Reading for Pleasure at Home – Recommended Reading Lists
Research continues to highlight the importance of reading for pleasure for both academic performance and personal development. We know that there is a positive relationship between reading frequency, reading enjoyment and attainment. Regularly reading stories or novels outside of school is associated with higher scores in reading assessments. Other benefits to reading for pleasure include: text comprehension and grammar, positive reading attitudes, pleasure in reading in later life and increased general knowledge
Recommended Reading Lists
We have collected a range of titles to form a recommended reading list for each year group. We hope that this will help you with book choices for your child.
Reception and Year 1
Many of the recommended books for this age-range are books that are to be shared with your child rather than being read by your child.
Please follow the link https://www.arbookfind.co.uk/UserType.aspx?RedirectURL=%2fdefault.aspx to find the levels for the books on the recommended reading lists.
Recommended Reading Lists
At Westgate Primary School, we want all children to experience success by reading a variety of text-types and authors. You can help at home by providing your child with additional books to those from school through the local library, book shops, online/ e-books, audio books, i-pad (e.g. Newsround website, National Geographic Kids, First News) newspapers and magazines.
The expectation is that your child will read at home at least three times a week but we are hoping that they will read every day as “the more reading, the better.” Ideally each reading session should last for at least 20 minutes a day. Each child has a reading folder with a reading log and the class with the highest percentage of persistent readers will be rewarded with materials for their class reading corners and maybe even an extra play time!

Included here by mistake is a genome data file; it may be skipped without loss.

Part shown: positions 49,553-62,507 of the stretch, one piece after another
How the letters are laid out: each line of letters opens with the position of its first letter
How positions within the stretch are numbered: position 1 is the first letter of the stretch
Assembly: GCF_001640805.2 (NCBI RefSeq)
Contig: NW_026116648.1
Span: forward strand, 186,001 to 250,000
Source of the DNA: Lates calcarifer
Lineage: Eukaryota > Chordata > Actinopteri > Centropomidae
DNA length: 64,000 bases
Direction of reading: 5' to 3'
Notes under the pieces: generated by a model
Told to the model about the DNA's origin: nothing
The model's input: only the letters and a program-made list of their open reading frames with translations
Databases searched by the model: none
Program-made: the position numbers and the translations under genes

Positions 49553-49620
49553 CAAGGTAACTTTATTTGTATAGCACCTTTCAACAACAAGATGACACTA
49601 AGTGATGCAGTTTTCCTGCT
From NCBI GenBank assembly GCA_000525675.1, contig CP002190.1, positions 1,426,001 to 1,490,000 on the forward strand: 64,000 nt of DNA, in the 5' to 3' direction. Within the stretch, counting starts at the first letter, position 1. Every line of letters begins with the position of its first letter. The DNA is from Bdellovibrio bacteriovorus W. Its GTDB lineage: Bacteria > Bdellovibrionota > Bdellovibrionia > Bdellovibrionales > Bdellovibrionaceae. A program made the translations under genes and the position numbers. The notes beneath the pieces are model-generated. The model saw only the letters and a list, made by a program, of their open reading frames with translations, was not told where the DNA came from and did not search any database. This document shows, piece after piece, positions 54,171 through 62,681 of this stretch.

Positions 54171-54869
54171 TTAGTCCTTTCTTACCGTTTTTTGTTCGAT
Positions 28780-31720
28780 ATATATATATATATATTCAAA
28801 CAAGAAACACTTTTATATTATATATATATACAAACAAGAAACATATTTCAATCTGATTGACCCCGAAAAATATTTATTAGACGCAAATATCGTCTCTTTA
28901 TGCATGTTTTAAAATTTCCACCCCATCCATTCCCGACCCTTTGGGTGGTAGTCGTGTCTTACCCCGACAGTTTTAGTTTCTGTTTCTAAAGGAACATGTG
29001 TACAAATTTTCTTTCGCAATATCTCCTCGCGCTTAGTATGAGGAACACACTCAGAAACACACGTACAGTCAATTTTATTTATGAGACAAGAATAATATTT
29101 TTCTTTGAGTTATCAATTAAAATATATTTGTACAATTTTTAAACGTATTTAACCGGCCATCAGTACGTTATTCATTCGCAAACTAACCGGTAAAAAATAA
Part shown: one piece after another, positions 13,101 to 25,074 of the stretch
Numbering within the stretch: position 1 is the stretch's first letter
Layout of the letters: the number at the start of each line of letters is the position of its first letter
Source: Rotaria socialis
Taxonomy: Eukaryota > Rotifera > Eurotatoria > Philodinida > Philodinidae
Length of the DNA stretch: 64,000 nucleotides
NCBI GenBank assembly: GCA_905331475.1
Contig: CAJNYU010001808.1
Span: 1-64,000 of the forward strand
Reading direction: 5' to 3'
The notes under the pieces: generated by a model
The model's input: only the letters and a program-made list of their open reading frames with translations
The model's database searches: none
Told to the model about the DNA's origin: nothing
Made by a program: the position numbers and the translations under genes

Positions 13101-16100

Tips for reading at home:
- Try to build this into your daily routine.
- Have a quiet, comfortable space your child (and you) can read in.
- Read with your child and read in front of your child.
- Remember, both reading and hearing texts read aloud are important.
If it is the first time your child has read the book, look at the cover and title with them to predict what they think the book might be about. Make links to other books read with similar themes, the same characters and/or similar authors/illustrators. Give them time to flick through the book and read the blurb.
Encourage your child to track the words with their finger or use a reading ruler. Help your child to decode (read) the words and ask them about the meaning of more challenging words. Ask them about the content of what they have read – who, what, where, when, why, how?
What are Vipers?
VIPERS is an anagram to aid the recall of the 6 reading domains as part of the UK’s reading curriculum. They are the key areas which we feel children need to know and understand in order to improve their comprehension of texts.
VIPERS stands for
Sequence or Summarise
The 6 domains focus on the comprehension aspect of reading and not the mechanics: decoding, fluency, prosody etc. As such, VIPERS is not a reading scheme but rather a method of ensuring that teachers ask, and students are familiar with, a range of questions. They allow the teacher to track the type of questions asked and the children’s responses to these which allows for targeted questioning afterwards.